Angus Jones is calling on the Prime Minister of Antigua and Barbuda to make a greater effort to attract high quality investments to help bolster the country’s tourism product.
Below is his submitted letter:
“It should not escape any of us the dire warning that Sir Lester Bird has delivered on the state of Antigua and Barbuda’s tourism sector, the lifeblood of our economy.
And even though Asot Michael tried to smooth things over, a lot of what he said rings hollow, based on the reality of the situation. You cannot simply dismiss Sir Lester’s concerns out of hand; after all, he has been credited as the man who paved the way for the sector to flourish, similar to what Sir John Compton achieved in Saint Lucia.
During debate on the budget, Sir Lester made an observation which I have supported for a long time; why all this noise about diversifying away from tourism when the fact is that the hospitality and travel sector is a 7 trillion dollar industry worldwide? What we need to do is enhance the sector, and that is what the Prime Minister Browne has failed to do.
Sir Lester made a sobering observation when he said that in 16 years Antigua has only been able to increase its stay over visitors by 36,000 (265,000 overall). Asot Michael tried to deflect away from that by talking about cruise ship passengers. That’s great, but when you have Barbados boasting of 610,000 long-stay visitors, an increase of 8% in 2017, then that really does shed a whole new light on the topic.
While it is easy to say that all administrations over that period must be blamed, it is also important to note that it was within the last five years, maybe because of a strengthening of the US economy, that visitor arrivals have really shot up, and for the majority of that time the Gaston Browne administration has been in control.
I just mentioned Barbados, but Grenada has also announced record growth, an increase of 8% in one year alone to put long stay visitors for 2017 at 147,000. Saint Lucia has recorded a 9.2% growth in long stay arrivals in 2017 and a 21% increase in cruise ship visitors …while Jamaica broke the 4 million mark for the first time, welcoming 4.3 million visitors in 2017, a 12.1% increase from the previous year.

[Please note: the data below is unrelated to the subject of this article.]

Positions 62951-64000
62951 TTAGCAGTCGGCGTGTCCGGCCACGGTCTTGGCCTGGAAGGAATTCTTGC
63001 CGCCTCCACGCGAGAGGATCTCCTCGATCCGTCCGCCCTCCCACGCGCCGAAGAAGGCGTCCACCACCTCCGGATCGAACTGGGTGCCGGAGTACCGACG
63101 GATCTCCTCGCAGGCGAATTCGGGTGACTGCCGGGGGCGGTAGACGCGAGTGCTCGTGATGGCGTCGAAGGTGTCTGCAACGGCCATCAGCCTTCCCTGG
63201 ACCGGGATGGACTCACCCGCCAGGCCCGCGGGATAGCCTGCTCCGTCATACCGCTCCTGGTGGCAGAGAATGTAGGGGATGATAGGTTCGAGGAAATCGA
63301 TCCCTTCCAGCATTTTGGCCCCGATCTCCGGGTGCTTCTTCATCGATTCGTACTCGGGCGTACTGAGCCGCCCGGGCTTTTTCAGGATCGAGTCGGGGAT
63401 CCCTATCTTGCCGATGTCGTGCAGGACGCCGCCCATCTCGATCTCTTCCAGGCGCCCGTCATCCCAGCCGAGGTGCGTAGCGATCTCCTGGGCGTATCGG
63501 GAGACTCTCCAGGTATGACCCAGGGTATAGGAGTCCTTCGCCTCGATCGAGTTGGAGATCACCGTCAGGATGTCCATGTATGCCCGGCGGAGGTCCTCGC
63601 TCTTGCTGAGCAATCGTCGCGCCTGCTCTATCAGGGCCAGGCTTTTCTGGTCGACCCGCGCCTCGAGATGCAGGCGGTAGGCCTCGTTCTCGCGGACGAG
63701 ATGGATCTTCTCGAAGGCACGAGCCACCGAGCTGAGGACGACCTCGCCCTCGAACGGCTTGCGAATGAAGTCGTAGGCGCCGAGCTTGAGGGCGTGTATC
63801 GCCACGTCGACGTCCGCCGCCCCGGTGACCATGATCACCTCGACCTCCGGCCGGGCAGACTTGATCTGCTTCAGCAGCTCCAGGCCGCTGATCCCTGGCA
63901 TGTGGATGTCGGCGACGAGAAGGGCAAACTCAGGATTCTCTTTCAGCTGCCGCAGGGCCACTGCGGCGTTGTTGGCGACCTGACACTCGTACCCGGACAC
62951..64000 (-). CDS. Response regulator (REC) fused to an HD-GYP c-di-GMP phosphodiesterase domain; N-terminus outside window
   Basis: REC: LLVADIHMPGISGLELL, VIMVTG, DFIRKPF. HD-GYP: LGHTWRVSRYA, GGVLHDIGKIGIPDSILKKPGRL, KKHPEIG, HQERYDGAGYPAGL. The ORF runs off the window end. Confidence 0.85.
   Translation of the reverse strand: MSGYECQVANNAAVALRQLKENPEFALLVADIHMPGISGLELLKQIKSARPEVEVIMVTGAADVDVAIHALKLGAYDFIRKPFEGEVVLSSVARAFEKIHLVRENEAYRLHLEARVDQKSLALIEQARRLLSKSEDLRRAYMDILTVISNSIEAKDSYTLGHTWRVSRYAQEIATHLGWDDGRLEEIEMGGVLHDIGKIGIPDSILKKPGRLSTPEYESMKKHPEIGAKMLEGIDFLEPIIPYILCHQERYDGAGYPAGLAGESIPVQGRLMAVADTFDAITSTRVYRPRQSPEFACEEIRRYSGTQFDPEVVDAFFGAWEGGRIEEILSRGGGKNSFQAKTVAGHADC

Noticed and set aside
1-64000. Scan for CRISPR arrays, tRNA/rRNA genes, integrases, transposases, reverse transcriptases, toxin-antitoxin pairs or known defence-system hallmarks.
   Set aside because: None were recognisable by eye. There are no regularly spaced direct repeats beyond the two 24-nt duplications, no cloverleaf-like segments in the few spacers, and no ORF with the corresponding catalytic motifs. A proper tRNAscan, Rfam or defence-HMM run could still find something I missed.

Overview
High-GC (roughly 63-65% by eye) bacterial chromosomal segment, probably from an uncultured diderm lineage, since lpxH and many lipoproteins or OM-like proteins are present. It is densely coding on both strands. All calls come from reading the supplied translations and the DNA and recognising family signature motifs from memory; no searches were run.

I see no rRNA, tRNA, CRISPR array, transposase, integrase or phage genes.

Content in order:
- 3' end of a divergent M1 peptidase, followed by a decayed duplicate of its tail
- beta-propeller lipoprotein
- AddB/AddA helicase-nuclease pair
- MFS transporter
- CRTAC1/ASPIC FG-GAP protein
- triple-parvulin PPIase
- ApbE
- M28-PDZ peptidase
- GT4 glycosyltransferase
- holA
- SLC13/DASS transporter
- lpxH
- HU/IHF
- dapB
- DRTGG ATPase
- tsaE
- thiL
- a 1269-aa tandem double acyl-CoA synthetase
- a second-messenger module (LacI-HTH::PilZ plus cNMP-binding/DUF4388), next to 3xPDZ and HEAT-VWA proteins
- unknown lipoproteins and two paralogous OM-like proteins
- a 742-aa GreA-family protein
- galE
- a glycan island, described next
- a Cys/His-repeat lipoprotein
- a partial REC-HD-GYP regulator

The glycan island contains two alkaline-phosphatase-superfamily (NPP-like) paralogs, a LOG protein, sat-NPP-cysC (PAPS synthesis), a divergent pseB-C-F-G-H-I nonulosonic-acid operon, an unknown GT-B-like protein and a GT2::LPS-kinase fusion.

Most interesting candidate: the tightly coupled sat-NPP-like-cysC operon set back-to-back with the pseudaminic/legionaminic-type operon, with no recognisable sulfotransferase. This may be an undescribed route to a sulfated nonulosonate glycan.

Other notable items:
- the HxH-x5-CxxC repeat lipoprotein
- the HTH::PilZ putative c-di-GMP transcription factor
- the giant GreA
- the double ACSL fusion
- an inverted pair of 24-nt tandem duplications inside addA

So while Mr. Michael plays politricks with the figures, the stark reality is that in a tangible sense, Antigua and Barbuda trails behind the rest of the region. And that for me is a worrying sign.
I have seen government talking about Sunwing and a few other projects, but again Sir Lester made a vital point. Sunwing and these other hotels bring at best three-star guests. You need to attract people who pay more; 4 and 5 star hotels. Your earnings per room will be much higher; their spending in the communities will be higher. So where are these big boys? Where are the top quality hotels?
There is one major difference between Gaston Browne and the Prime Ministers of the other territories mentioned; they all understand the importance of having a harmonious relationship with investors and a stable political climate. Saint Lucia’s Allen Chastanet, Jamaica’s Andrew Holness, Barbados’ Freundel Stuart and Grenada’s Dr. Keith Mitchell have proven to be leaders who put country first rather than ego.
Gaston Browne has created a toxic environment for investment with his hostile attacks on the hotel sector accusing hotels of being ‘brutal in their requirements’ and of refusing to pay taxes. He has even gone so far as to whine that “they hold you hostage to fortune’. Whoever the ‘local experts’ are now advising the Prime Minister on his tourism strategy, have clearly led him down a suicidal path of destruction. This has spilled over into an infantile rage about introducing ‘entrepreneurial socialism’ …a little thought out idea that reeks of nationalization.
Which key investor wants to invest in such a climate?
The fact is that successful tourism and promotion involves good leadership. Aside from those ads that Sandals has (and boy they have certainly experienced the Prime Minister’s wrath) I see very little promotion of Antigua’s amazing product on the world stage. Regional governments simply do not have the capacity to build out the product necessary to attract the visitor with high income (let’s face it; the back pack traveler only spends so much). Check any major hotel and their highest end rooms are always booked out first. So let’s just get over it. We need to attract investors in the sector with the capacity to build and financial power to market.
This does not mean we throw away the baby with the wash water? Our people must gain. What it means therefore is that we apply smart leadership skills to negotiate contracts that are mutually beneficial – and saying nasty things about investors does not represent smart negotiating skills.
The reality of it is that our hard core tourism product has indeed stagnated. The cruise ship market is a fickle one and things can change overnight in spite of what Mr. Michael says. The money that cruise ship passengers spend on the island is petty cash because the shopping on board is often better than on shore, so they offer very little compared with the stay over visitor.
Unless we can kick start the sector with high quality investments then we will be always be behind our CARICOM neighbours. Does Gaston Browne have the ability to do this; I have not seen it yet and I doubt he will get an epiphany overnight. There is no magic wand that he can wave that will suddenly make things right. We have a golden product, but PM Browne seems intent to turning it into fool’s gold, of no benefit to country and its people. Do we pray and hope for better? Well, yes we can, but when is too late, really too late?”